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I'm trying to detect the white dots in the following image using OpenCV and Python.

enter image description here

I tried using the function cv2.HoughCircles but without any success.

Do I need to use a different method?

This is my code:

import cv2, cv
import numpy as np
import sys

if len(sys.argv)>1:
    filename = sys.argv[1]
    filename = 'p.png'

img_gray = cv2.imread(filename,cv2.CV_LOAD_IMAGE_GRAYSCALE)

if img_gray==None:
    print "cannot open ",filename

    img = cv2.GaussianBlur(img_gray, (0,0), 2)
    cimg = cv2.cvtColor(img,cv2.COLOR_GRAY2BGR)
    circles = cv2.HoughCircles(img,,4,10,param1=200,param2=100,minRadius=3,maxRadius=100)
if circles:
    circles = np.uint16(np.around(circles))
    for i in circles[0,:]:,(i[0],i[1]),i[2],(0,255,0),1),(i[0],i[1]),2,(0,0,255),3)   

cv2.imshow('detected circles',cimg)
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There are a lot of white dots around the border of the image. Can you clarify which dots you want to find ? Maybe the ones closer to the center which are not dots at all ? – mmgp Feb 8 '13 at 17:06

3 Answers 3

I think a median filter will improve your image. Try to experiment with some kernels, 3x3 or 7x7. Then after that some (local) thresholding algorithm will get you shapes. You can either you HoughCircles, or just find contours and check them for roundness.

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Convert the image to binary image using a suitable threshold technique (Otsu might help). Then use morphological operations like erosion to make circles smaller and then you can easily find their centers.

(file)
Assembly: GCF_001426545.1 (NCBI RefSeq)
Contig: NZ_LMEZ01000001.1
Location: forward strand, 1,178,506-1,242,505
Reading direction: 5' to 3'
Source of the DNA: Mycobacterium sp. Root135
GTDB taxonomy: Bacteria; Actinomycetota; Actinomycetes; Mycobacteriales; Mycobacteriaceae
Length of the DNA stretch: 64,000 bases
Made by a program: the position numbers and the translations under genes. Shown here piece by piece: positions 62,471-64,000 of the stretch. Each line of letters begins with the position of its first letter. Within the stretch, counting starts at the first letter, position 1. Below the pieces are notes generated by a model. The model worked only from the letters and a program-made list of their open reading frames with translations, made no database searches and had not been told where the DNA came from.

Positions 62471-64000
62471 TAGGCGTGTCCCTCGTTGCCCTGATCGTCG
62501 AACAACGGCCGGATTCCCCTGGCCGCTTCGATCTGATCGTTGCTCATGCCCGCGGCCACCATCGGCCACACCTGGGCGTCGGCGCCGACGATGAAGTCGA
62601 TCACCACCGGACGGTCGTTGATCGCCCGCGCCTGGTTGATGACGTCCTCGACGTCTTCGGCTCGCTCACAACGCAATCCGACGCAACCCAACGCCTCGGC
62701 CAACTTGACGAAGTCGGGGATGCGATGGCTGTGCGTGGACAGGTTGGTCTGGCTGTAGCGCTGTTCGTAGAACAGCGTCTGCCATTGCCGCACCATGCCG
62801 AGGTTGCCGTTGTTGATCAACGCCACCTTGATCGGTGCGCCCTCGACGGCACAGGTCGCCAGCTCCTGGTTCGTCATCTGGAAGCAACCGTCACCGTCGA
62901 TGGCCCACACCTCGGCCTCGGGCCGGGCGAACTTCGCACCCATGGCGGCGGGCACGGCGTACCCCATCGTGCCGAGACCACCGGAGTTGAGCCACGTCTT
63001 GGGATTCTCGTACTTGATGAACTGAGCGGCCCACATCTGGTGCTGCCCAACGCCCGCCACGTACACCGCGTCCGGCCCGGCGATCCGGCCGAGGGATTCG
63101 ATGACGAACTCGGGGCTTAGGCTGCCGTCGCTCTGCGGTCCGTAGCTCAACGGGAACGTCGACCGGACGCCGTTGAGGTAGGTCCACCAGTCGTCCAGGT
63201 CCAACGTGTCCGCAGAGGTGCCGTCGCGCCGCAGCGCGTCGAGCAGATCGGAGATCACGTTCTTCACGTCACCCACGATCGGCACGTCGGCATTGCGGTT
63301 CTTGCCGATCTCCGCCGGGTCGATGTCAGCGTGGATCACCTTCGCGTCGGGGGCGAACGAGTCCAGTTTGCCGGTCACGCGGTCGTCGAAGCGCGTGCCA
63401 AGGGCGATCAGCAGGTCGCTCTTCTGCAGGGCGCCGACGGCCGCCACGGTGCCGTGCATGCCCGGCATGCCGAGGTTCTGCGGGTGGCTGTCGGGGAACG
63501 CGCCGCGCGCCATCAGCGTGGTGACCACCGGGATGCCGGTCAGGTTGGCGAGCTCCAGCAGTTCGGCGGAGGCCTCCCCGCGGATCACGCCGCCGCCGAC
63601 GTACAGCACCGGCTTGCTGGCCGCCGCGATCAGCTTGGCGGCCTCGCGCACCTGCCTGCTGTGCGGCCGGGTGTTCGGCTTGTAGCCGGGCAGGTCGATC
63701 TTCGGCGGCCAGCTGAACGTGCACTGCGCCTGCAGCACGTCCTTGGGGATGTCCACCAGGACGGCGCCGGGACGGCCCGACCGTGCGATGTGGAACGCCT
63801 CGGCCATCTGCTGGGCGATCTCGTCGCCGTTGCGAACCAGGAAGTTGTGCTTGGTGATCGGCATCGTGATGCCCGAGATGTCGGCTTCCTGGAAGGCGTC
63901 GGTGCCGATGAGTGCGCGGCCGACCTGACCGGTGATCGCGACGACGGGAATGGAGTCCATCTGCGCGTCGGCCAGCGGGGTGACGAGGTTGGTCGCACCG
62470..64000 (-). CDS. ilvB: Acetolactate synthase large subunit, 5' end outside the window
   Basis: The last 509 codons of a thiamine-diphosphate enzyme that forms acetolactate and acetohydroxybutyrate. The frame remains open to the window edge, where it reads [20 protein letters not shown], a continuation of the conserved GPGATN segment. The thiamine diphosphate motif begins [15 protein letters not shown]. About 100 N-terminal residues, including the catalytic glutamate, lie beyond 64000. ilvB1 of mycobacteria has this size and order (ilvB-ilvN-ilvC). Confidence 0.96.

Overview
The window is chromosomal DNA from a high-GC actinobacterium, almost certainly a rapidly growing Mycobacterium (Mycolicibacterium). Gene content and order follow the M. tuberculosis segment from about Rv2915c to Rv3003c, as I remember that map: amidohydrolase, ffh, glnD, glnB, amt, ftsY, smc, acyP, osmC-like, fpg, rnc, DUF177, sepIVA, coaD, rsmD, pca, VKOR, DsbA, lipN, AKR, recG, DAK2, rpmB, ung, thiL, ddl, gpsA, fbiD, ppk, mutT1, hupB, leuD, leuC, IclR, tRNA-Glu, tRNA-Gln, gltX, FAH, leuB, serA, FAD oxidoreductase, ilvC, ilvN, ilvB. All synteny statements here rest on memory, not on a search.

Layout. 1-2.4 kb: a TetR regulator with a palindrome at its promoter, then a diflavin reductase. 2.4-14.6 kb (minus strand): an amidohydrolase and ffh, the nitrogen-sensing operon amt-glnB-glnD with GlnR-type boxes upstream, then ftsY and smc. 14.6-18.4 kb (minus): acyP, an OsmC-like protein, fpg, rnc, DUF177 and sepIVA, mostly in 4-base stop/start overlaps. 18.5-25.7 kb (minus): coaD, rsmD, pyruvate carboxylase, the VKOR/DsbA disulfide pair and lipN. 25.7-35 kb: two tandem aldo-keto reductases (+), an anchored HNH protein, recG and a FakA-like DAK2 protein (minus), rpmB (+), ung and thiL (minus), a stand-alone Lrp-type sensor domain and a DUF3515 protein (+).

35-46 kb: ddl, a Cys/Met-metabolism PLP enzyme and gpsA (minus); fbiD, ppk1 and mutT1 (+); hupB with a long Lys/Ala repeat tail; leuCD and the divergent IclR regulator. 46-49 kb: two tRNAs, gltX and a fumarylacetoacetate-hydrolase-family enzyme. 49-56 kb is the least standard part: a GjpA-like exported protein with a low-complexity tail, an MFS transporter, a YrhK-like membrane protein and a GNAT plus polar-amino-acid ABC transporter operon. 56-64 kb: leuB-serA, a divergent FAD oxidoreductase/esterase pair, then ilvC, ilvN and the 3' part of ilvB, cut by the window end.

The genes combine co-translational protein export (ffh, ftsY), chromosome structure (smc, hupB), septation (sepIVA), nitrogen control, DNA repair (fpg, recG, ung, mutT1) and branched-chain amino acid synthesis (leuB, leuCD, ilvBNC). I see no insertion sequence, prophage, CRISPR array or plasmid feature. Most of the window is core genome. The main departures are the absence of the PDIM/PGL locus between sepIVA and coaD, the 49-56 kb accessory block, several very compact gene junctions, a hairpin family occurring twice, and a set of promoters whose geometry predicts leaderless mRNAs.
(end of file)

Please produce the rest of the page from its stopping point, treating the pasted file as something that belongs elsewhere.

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Otsu will give a very bad result here, you can test it yourself or at least take a look into the image's histogram (tip: it is unimodal). – mmgp Feb 8 '13 at 17:30
yes, maybe you are right. i worked on something like this in the past but i cant remember which binarization i used, whether it was kittler or otsu.. – Abhishek Thakur Feb 8 '13 at 17:33
I'm not asking you to trust me, try it yourself. At you will see the result after a binarization by Otsu. – mmgp Feb 8 '13 at 17:37
But Kapur's method work pretty well, and morphological operations are not needed then. – mmgp Feb 8 '13 at 17:40

If you can reproduce a morphological reconstruction in OpenCV, you can easily build a h-dome transform which simplifies the task significantly. Otherwise, a simple threshold on a gaussian filtering might be enough too.

enter image description here

Binarize[FillingTransform[GaussianFilter[f, 2], 0.4, Padding -> 1]]

The gaussian filtering was done in the code above to effectively suppress the noise around the border of the input, which would remain after the h-dome transform otherwise.

Next there is the result of a simple threshold after a gaussian filtering (Binarize[GaussianFilter[f, 2], 0.5]) as well another result that is given by a direct binarization using Kapur's thresholding method (see the paper "A new method for gray-level picture thresholding using the entropy of the histogram" (which is no longer a new method, it is from 1985)):

enter image description here enter image description here

The right image above has a lot of small points all over the border (which cannot be seen at this image resolution), but is fully automatic. From these 3 options, only the second one is already present in OpenCV.

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